Police warn of new 'SIM swapping' scam that could empty your bank accounts
Durham Region has just issued a warning after reports of high pressure sales tactics being used by companies trying to sell or rent water filtration equipment.
TORONTO -- Ontario residents are being warned of a new scam called "SIM swapping" that allows fraudsters to steal your personal information and even empty your bank accounts.
The Ontario Provincial Police (OPP) said through the scam, fraudsters have the potential to access your social media accounts, calendar, contacts and money. Police said scammers can even apply for credit in your name or impersonate you to defraud your entire contact list.
How the scam works
Police said fraudsters will call your mobile phone company and impersonate you. They will then report your phone as being lost or stolen.
Your phone number will then be linked to a new SIM card and device that the fraudsters control.
"The fraudster then downloads a series of the most popular and most attractive apps," the OPP and the Ontario Serious Fraud Office said in a news release on Friday.
"They will select the 'Forgot Password' button on all apps. If an account is associated to your phone number or email address, the fraudster will receive a verification code."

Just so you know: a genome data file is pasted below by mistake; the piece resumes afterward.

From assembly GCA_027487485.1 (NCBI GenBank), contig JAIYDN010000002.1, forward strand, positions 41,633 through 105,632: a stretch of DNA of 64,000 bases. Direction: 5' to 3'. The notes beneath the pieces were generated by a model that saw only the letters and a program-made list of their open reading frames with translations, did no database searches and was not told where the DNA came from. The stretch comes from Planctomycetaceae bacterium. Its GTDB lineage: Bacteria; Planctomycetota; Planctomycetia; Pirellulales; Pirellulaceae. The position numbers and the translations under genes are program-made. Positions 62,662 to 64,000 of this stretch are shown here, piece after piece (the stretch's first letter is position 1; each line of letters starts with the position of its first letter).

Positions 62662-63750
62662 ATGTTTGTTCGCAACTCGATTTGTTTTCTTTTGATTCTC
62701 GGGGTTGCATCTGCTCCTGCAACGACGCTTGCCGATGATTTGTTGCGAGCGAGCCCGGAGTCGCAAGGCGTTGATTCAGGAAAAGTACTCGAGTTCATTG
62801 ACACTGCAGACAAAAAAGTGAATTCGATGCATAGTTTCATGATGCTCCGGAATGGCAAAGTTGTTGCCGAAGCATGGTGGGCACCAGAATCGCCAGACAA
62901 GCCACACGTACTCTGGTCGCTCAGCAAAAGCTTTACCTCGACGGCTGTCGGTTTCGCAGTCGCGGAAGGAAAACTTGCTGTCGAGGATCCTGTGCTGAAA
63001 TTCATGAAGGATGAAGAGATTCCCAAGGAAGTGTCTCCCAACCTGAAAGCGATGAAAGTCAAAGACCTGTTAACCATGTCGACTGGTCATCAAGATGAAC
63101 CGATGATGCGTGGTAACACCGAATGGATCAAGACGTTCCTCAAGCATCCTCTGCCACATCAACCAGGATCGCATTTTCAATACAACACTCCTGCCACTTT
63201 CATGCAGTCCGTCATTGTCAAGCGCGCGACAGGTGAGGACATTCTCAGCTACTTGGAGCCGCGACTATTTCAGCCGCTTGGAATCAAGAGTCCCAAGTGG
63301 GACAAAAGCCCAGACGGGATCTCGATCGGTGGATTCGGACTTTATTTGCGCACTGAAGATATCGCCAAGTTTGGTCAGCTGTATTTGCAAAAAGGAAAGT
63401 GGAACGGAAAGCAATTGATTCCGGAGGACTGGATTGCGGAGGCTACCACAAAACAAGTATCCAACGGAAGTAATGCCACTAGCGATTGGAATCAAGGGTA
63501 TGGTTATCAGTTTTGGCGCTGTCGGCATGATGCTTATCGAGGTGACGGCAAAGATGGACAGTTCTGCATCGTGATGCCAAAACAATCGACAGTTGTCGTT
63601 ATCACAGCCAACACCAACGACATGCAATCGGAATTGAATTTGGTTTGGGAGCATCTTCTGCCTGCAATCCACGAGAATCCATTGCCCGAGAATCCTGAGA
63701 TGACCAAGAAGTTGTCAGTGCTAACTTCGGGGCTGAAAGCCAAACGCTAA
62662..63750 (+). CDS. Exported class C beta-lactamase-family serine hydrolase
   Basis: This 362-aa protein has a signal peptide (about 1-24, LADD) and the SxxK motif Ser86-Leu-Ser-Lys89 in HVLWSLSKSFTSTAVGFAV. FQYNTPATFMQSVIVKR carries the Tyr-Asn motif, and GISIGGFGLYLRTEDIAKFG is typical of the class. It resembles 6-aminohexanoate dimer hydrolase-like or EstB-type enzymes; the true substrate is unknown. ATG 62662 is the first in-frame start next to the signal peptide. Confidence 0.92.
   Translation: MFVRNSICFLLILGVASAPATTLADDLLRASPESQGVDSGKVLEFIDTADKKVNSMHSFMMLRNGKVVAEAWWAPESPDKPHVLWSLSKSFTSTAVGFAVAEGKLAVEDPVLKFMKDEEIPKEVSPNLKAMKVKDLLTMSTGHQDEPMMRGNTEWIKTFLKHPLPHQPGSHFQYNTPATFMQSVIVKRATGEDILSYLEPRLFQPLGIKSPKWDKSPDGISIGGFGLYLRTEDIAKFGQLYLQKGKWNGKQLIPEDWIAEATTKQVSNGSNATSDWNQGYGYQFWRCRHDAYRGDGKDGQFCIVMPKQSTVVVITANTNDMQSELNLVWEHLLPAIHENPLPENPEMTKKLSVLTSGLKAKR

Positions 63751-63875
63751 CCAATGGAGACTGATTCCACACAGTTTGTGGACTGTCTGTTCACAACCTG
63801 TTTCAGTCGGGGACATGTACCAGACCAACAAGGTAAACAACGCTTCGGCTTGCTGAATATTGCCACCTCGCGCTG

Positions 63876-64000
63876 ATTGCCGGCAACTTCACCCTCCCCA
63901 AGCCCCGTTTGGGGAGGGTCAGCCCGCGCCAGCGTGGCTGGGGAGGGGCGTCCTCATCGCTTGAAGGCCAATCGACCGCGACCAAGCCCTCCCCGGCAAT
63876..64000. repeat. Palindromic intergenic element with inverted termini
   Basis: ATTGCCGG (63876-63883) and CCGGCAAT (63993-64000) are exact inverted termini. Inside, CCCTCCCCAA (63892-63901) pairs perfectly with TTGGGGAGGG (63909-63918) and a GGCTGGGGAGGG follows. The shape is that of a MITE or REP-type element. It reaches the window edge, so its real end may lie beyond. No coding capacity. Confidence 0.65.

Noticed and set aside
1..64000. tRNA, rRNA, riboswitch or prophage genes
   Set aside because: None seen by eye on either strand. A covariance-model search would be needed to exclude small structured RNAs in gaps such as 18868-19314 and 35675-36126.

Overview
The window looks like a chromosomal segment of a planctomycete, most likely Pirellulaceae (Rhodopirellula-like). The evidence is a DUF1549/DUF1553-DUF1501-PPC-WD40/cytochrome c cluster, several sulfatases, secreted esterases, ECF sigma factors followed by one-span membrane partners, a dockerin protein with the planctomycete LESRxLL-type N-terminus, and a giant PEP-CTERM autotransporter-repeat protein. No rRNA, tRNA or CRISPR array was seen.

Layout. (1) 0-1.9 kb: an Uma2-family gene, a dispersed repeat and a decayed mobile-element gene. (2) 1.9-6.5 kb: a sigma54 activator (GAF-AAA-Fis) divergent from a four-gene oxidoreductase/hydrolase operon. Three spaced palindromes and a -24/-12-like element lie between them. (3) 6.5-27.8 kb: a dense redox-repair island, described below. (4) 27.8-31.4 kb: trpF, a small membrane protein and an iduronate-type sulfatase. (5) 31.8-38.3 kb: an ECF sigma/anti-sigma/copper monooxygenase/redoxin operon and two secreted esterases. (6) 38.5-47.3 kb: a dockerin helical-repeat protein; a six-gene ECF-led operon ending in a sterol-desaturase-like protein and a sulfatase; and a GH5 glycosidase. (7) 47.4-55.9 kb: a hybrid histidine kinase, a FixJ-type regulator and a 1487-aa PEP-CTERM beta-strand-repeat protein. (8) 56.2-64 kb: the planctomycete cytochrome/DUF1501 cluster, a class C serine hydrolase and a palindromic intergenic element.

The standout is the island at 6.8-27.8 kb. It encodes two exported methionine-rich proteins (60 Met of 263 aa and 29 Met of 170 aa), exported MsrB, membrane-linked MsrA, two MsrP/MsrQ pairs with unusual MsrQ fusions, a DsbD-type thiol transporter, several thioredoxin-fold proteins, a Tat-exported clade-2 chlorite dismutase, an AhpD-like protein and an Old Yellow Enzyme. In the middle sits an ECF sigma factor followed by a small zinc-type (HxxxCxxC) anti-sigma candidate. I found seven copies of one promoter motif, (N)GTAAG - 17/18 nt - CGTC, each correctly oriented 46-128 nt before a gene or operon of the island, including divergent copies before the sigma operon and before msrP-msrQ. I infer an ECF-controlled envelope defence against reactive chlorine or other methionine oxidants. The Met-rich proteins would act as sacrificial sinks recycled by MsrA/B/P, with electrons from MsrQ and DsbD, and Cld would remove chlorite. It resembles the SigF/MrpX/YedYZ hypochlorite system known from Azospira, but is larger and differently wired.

With this code, police say the scammers can take ownership of your accounts and lock you out.
How you can protect yourself
The OPP said there are a number of ways people can protect themselves from this scam.
Police are warning people not to answer phishing emails or text messages looking for you to confirm or update your password.
People are also being advised against publishing your date of birth on your social media accounts. You should also contact your phone provider to ask about any additional security measures that may be available.
If you ever lose your phone, contact your service provider immediately.
"And go with your gut," police said. "If a message seems fishy, it probably is."
Anyone who has been a victim of fraud is asked to contact their local police station.
Have you been a victim of this scam? E-mail firstname.lastname@example.org